The Aldabra Atoll is an ultra-ecosystem pristinely preserved in the heart of the open Indian Ocean. It forms one of the largest atolls in the world and is also a piece of land miles away from all human activities.
Part of the Seychelles archipelago, Aldabra Atoll consists of four coral islands, separated by narrow passages. It encloses a shallow lagoon and is surrounded by coral reefs. The most amazing characteristic of this place is that it is one of the best preserved eco-systems in the world thanks to its remoteness and impervious accessibility.
Indeed, Aldabra is located more than 1200 km from Mahé, one of the main islands in Seychelles, and extends over an area of 350 hectares. A UNESCO World Heritage site, Aldabra Atoll has a virtually untouched ecosystem.
Life in the Aldabra Atoll
Life is thriving on the atoll where many animal species, including the largest population of giant turtles, can be found. There are about 152,000 turtles living here. This magical place is also the location of large colonies of birds and more than 400 species and subspecies specific to this region.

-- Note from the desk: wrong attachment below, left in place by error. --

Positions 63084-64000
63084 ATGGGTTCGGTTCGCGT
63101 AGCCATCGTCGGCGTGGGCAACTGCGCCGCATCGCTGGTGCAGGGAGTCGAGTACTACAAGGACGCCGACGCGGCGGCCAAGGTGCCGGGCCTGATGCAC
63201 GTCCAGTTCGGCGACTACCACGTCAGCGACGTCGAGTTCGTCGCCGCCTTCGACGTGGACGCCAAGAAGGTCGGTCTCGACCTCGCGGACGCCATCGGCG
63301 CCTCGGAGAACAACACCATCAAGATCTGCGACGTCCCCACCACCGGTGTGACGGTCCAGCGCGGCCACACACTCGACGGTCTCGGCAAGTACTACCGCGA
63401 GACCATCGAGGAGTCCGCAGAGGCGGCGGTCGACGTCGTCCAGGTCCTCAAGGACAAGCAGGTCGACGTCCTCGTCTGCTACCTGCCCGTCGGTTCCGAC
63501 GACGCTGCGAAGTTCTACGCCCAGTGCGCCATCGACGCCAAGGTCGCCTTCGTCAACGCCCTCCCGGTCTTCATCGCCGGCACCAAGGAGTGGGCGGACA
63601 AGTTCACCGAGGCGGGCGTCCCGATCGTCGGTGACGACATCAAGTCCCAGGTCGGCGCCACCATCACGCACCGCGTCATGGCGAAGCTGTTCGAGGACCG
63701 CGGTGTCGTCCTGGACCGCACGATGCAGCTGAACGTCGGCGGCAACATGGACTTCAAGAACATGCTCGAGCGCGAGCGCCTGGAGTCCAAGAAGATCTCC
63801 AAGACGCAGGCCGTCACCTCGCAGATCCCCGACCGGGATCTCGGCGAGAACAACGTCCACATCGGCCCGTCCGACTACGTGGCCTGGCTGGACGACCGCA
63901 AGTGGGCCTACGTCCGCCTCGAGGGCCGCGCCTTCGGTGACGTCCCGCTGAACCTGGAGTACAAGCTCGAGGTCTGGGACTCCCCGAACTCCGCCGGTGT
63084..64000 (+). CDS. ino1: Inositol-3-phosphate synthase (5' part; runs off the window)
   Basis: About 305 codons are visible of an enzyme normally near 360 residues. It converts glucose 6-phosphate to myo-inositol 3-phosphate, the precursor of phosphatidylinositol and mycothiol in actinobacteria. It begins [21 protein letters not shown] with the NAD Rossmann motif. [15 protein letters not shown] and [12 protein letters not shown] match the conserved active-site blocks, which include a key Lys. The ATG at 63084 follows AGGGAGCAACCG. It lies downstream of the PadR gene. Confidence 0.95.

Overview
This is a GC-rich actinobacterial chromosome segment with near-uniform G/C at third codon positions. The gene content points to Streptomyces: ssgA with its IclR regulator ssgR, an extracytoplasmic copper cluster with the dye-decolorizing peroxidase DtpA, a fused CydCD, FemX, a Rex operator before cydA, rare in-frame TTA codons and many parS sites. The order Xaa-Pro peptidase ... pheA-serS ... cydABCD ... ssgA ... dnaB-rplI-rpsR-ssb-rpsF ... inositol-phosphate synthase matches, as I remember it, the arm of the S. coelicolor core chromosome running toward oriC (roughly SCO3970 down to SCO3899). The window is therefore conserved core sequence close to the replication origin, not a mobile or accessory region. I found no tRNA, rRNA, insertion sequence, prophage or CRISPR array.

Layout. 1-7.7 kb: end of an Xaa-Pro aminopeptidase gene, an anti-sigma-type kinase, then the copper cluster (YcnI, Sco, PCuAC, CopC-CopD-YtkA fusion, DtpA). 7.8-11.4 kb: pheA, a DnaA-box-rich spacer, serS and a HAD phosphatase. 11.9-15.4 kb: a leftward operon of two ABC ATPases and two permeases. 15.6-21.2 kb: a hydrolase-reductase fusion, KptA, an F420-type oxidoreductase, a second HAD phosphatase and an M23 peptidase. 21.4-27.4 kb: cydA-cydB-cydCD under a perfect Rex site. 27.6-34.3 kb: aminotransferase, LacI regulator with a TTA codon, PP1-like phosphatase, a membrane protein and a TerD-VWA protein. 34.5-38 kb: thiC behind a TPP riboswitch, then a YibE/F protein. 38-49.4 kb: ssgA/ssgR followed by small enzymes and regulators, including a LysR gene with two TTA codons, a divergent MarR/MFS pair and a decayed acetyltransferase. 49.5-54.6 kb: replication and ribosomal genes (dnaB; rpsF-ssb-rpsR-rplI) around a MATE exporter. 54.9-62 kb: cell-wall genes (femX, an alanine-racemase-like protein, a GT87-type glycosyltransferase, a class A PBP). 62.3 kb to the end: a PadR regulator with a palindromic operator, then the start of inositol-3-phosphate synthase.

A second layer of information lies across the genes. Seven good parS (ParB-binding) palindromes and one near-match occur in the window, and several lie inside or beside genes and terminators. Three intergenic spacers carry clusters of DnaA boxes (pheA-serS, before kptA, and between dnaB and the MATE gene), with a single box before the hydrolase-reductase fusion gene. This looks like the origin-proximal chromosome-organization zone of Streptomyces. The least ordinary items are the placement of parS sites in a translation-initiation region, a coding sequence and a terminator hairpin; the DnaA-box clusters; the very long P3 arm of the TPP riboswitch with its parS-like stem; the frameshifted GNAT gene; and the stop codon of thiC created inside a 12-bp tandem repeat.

Being such a well-preserved ecosystem, Aldabra is a unique place to study the ecological environment and its evolution. Scientists can, for example, understand how the turtles lived in the days when they dominated the food chain, without carnivorous predators.
If this place seems like a heavenly dream to visit, you should be aware that access to it is limited. Only a few small groups of maximum 30 people are allowed and strict rules are in place. It is especially forbidden to stay on site and the entry fee is € 100 per person. The money raised with the fees helps fund the management of the island.
Only fifteen people are living on the atoll of Aldabra and they are all involved with the preservation and management of the atoll: the team consists of four scientists, four guards, a cook and administrative staff.
The shelters for the staff are built respecting the environment. Electricity is generated by the sun and rain water is collected to meet all the needs.
Yet this atoll has almost disappeared in the 70s to make way for a U.S. military base. A project permanently shut down by numerous protests by scientists and conservationists.
You might also like: